Boston Globe’s Baskin Misses Essential Questions About Autism and The Future for Households
By Anne Dachel
In 2007 I wrote a piece calledAutism: An epidemic of relatively recent origin
It was all about the explosion of autism from a relatively rare condition to one in 150 (2007).
One of my sources for this story was a 2007 piece from the Boston Globe, with Rise in Autism, Programs Tense.
Globe reporter Carey Goldberg wrote of parents who had to wait nine months to be diagnosed with autism and up to five years to send their child to special school.
Goldberg wrote, “Nationwide, the number of schoolchildren diagnosed with autism has nearly doubled in the past five years from 4,080 to 7,521, according to data from the Department of Education that is soon to be released.”
The autism phenomenon clearly put tremendous pressure on the education system and services.
When she wrote the story in 2007, Goldberg didn’t explain why those numbers jumped off the page. This seemed strange, as logically anyone reading their autism statistics would want to know why this was happening.
Fourteen years ago, whenever I saw stories like this, I would politely write to reporters and ask these logical questions. I’m sure I wrote to Goldberg and she most likely didn’t respond as reporters covering autism rarely show real interest.
Now a recent Boston Gobe story about autism catches my attention.
On July 16, 2021, Kara Baskin wrote the Globe piece, What Happens To Autistic Children When They Grow Up?
In the story, she interviewed autism parents Cammie McGovern about her upcoming book, Hard Landings: Looking into the Future for a Child with Autism.
McGovern is the mother of a 25 year old son with autism and intellectual disabilities.
The interview looked at a number of topics familiar to parents whose autistic children are leaving school and no services are available to them.
“But more than half of children with autism remain unemployed or out of school in the two years after high school. About half of young adults with autism have never had a paid job. Many of these young adults also age from school autism services and also have difficulty finding medical care. “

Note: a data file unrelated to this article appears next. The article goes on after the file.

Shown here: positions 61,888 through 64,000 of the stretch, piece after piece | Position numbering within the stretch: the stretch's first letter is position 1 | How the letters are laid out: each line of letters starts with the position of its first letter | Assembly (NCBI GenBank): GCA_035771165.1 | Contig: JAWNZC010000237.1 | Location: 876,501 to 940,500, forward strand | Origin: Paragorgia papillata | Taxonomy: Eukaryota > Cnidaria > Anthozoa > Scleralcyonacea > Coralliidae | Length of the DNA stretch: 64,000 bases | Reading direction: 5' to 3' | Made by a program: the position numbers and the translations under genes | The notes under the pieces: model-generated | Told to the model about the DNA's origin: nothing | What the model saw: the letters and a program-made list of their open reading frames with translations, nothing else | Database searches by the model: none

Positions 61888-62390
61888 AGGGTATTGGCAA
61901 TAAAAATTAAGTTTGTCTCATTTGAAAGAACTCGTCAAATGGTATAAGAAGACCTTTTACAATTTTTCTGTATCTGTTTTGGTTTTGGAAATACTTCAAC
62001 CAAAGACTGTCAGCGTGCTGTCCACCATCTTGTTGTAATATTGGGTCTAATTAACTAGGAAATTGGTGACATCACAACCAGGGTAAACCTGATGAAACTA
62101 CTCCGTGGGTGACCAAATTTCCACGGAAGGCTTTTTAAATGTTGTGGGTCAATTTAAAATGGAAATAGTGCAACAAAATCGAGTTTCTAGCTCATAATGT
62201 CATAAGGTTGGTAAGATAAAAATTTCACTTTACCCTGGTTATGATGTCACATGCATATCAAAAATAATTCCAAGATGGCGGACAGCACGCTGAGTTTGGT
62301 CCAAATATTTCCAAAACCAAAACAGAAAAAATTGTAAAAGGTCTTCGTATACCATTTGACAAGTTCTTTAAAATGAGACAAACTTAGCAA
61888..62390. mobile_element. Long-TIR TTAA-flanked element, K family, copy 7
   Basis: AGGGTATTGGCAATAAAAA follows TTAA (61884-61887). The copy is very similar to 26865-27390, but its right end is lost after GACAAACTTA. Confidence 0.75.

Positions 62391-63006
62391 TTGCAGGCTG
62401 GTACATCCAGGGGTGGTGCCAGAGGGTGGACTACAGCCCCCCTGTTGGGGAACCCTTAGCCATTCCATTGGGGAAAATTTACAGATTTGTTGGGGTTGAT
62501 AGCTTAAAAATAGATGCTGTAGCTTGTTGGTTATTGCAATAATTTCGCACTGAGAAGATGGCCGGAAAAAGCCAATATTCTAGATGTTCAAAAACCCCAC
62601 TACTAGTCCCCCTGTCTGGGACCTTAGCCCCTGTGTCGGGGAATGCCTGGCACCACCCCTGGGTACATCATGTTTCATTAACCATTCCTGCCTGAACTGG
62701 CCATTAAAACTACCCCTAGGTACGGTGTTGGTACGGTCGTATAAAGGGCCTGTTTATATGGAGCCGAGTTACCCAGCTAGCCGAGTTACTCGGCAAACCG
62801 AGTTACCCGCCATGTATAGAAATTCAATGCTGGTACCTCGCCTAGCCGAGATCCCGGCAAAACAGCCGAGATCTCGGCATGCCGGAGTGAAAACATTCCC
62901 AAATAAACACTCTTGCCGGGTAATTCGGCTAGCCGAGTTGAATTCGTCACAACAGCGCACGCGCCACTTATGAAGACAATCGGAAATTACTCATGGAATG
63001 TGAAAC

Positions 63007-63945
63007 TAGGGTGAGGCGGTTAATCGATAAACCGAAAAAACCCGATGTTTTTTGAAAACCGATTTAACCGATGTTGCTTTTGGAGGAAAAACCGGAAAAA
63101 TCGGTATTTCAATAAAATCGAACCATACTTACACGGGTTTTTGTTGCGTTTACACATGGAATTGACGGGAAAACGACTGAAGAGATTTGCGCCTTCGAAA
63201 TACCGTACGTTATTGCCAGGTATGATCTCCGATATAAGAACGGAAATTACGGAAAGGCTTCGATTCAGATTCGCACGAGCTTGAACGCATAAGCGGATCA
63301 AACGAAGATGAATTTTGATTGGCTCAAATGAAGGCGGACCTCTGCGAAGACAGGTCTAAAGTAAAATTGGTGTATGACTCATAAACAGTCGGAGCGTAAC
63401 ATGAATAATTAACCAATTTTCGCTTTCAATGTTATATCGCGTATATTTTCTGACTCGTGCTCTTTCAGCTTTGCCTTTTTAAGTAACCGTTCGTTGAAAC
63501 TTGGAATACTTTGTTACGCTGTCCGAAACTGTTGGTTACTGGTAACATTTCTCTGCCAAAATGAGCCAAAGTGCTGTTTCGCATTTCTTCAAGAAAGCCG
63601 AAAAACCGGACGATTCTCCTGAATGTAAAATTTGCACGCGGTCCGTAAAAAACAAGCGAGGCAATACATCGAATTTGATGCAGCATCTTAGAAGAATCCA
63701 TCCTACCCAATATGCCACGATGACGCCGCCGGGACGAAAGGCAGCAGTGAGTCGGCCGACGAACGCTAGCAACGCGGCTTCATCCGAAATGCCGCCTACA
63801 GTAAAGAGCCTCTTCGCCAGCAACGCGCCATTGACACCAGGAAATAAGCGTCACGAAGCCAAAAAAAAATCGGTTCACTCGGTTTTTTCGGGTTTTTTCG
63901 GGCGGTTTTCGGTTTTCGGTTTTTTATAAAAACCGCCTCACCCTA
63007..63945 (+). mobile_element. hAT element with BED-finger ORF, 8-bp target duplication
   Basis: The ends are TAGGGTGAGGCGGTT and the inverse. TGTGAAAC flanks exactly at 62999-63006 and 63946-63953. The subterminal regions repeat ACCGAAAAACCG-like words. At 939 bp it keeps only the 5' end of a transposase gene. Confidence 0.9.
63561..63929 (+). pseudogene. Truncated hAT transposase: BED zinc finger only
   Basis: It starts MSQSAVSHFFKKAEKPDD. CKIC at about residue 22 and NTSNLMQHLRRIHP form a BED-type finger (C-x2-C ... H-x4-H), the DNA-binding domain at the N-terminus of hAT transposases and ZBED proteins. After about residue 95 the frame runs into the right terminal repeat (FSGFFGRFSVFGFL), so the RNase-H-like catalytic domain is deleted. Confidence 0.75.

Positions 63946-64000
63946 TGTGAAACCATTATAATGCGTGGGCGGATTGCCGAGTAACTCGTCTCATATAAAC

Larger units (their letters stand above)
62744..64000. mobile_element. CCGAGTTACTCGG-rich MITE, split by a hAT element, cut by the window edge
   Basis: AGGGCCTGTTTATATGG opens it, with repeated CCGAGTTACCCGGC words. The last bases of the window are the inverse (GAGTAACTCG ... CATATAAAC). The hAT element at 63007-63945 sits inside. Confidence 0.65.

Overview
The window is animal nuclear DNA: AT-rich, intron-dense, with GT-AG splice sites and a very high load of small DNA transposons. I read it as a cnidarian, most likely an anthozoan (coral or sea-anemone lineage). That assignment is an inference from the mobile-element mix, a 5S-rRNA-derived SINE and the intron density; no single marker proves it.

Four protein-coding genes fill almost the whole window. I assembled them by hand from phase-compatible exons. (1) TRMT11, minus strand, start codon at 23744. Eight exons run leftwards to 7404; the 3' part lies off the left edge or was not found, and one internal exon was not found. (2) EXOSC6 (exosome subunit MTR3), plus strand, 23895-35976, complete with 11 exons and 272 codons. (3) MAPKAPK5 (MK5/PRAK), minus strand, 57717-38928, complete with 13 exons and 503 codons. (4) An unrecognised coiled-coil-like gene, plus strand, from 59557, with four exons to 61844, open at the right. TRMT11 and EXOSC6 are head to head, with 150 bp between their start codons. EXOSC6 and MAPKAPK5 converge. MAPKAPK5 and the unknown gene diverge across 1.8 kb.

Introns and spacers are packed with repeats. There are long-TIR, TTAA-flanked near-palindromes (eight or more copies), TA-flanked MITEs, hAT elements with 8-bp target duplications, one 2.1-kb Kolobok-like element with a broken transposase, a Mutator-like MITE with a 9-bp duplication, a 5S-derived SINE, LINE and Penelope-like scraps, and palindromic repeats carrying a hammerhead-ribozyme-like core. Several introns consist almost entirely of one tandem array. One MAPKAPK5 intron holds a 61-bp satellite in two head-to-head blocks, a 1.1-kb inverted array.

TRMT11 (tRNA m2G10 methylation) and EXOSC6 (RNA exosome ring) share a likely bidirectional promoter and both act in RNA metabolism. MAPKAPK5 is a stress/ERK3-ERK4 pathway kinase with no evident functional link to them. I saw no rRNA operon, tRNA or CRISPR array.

The part of the story that really caught my attention was Baskin’s reference to the rate:
“In the United States, 1 in 54 children have an autism spectrum disorder, according to the Centers for Disease Control and Prevention. 31 percent of these children also have an intellectual disability. “
If Baskin had checked the Boston Globe archives, she would have seen the 2007 Goldberg story of the serious lack of support for school children with autism. Schools failure to accept victims of the autism epidemic fourteen years ago is now playing out in or lack of adult services.
The only difference is that adults with autism will not age out of the system in 20 years. They need support for the rest of their long life, which can be 40, 50, 60 years after leaving school.
If Baskin had done the research, she might have wondered why the autism rate was one in 150 in 2007 and one in 54 children now 14 years later. She may have speculated what the rate will be in another fourteen years and what effect this will have on schools and adult services.
Baskin may have checked other more staggering autism numbers, like one in 36 children in South Korea (back in 2011), one in 27 in Hong Kong, and one in 22 in Northern Ireland.
She might have looked at the official New Jersey numbers, believed to be the most accurate reporting, one in 34 children. She should have been alerted about every 14th in Brick Township, NJ, including one in eight boys there.
Kara Baskin’s coverage in 2021 is no different from Carey Goldberg’s coverage in 2007 and is pretty indicative of the press in general.
The truth is that media representatives have absolutely no interest in what happens to our children. That’s why I’m no longer interested in writing to you. They are happy to move on to their next topic.
Reporters like Baskin and Goldberg are a big reason officials from the Centers for Disease Control and Prevention have been able to cover up the truth about the rise in autism over the past two decades.
As a teacher, I can tell you that due to the number and lack of services, any third grader would realistically ask one of the following questions:
Why are there more children with autism?
Why can’t young adults with autism go where adults with autism have always gone?
What did you do with autistic adults 10, 20 and 50 years ago?
If there haven’t been many autistic adults in the past, why have they?
Any of these questions would be a great subject line for a news source like this Boston Globe. Unfortunately we will never see that.
Anne Dachel is the media editor for Age of Autism.